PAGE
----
On the eve of public hearings about Eskom’s application for a 32% tariff increase next year, it has become clear that energy regulator Nersa will have little room to deviate from Eskom’s numbers and limit the increase substantially.
Independent economist Elize Kruger earlier said such an increase will have a hugely negative impact on the economy.
“Households are already under huge pressure due to the high cost of food and fuel, high taxes and rising interest rates.
“An increase like this will increase the burden on households and limit disposable income, putting downward pressure on economic growth.”
Eskom on Thursday updated the assumptions underpinning its application for a second time since it was first submitted as a three-year application on 2 June 2021.
The total allowable revenue it asks for has however remained unchanged from its previous update in January 2022, at R351 billion.
This still represents a percentage increase of 32.03% from the amount Nersa approved for the current financial year.
The deadline for stakeholders to submit written comment has passed, but Nersa will hold public hearings next week where oral presentations will be heard.
In the past few years Nersa has often limited Eskom’s annual tariff increase substantially.
For the current year, for example, Eskom applied for a 20% increase, but Nersa approved only 9.61%.
One of the biggest factors in that decision was a deduction of almost R26 billion from Eskom’s R68 billion allowance for depreciation.
Eskom based the amount it applied for on the valuation of its regulatory asset base of R1.2 trillion. This followed a revaluation by independent international experts.
Nersa however rejected the valuation and put the value at R550 billion, which informed the reduction of the amount for depreciation.
Eskom took this part of Nersa’s decision about its revenue to court and on Thursday revealed that the deadline has passed without Nersa filing a notice to oppose the matter.
Eskom GM for regulation Hasha Tlhotlhalemaje said Eskom anticipates some kind of agreement with Nersa, which will be made an order of court.
That means Nersa will have little scope for making big adjustments in the depreciation component of the application.
Nersa is further obliged to implement a court order to add R15 billion to Eskom’s revenue in each of the following two years and R14 billion in the one thereafter, to partially compensate Eskom for an illegal deduction of R69 billion over the three years of the previous tariff period.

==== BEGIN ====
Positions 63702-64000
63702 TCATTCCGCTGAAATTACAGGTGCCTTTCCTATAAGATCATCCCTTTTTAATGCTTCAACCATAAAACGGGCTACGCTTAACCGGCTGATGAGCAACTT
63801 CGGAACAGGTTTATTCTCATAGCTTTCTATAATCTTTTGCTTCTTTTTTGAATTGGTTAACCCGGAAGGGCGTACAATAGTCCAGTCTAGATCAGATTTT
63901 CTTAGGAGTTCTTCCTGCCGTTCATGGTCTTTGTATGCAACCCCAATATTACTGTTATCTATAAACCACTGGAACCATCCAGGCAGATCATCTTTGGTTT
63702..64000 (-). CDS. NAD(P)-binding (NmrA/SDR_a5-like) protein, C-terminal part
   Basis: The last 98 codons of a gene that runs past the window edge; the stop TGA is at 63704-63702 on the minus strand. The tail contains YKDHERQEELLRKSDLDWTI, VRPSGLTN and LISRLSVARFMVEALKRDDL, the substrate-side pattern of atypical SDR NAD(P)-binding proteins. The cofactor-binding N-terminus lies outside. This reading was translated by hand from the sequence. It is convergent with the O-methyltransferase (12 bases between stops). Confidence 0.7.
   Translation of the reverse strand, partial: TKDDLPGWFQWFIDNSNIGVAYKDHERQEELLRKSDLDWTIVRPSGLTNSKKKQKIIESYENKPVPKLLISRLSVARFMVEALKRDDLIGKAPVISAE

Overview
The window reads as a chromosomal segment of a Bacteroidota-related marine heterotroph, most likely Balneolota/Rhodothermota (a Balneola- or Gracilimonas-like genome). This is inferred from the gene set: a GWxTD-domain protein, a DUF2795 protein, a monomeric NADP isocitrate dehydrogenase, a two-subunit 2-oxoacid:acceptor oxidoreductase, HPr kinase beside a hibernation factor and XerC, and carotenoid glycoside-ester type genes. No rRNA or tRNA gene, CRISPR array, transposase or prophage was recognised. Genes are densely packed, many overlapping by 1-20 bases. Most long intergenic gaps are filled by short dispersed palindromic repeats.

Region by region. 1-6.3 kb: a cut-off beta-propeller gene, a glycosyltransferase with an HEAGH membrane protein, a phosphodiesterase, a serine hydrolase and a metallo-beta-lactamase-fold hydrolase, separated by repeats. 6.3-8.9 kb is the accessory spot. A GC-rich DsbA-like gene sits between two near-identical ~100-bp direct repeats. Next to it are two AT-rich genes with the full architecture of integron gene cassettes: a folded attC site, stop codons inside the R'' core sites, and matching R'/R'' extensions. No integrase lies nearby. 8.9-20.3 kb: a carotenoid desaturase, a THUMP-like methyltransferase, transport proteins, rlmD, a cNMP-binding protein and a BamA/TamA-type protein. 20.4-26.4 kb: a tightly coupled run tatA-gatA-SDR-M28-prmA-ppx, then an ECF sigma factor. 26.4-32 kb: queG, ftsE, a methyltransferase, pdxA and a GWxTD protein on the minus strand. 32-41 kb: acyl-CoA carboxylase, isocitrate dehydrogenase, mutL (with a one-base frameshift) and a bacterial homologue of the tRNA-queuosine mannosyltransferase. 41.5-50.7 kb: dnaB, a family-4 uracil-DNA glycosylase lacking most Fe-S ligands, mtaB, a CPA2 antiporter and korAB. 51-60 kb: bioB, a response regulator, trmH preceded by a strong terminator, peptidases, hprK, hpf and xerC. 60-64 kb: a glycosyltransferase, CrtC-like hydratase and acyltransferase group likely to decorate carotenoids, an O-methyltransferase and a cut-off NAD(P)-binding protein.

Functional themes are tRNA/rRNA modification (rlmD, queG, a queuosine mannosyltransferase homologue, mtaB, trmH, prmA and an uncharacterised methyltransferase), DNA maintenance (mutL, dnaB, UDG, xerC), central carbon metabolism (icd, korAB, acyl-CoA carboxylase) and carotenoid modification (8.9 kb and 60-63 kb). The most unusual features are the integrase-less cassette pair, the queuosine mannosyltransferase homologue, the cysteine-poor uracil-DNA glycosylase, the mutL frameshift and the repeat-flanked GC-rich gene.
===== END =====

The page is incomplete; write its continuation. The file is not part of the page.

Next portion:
The regulator did this in lieu of an equity contribution by government over the same period.
Eskom proposes that these amounts be ring-fenced for its transmission and distribution businesses.
If Nersa agrees, this will go a long way to putting these two businesses on a sound financial footing and enable the attraction of investment.
The other two big factors in the increase are the cost of energy procurement from independent power producers (IPPs) and primary energy cost.
Eskom is applying for R67.5 billion in IPP cost, compared with the R43 billion Nersa granted for the current year. The increase is largely based on increased purchases, including those announced by President Cyril Ramaphosa as part of the emergency plan to stop load shedding.
The drivers behind the increase in primary energy cost from the R80 billion in the current year to almost R102 billion include the increased volume and price of diesel for the open-cycle gas turbines Eskom uses extensively to keep the lights on, and the increased price of start-up fuel oil.
The public hearings next week will be held against a background of record levels of load shedding.
This is also reflected in the adjustment of the energy availability factor of Eskom’s coal fleet to 59%. The assumption in the Integrated Resource Plan is 75%, but even in its original application in June 2021 Eskom assumed 72%. This was adjusted to 62% in January and is now reduced even further to 59%.
Despite a wage agreement for a 7% increase concluded following a bruising wildcat strike a few months ago, Eskom did not adjust its operating cost.
Tlhotlhalemaje said it should be offset against a reduction in staff numbers.
This article first appeared on Moneyweb and was republished with permission. Read the original article here.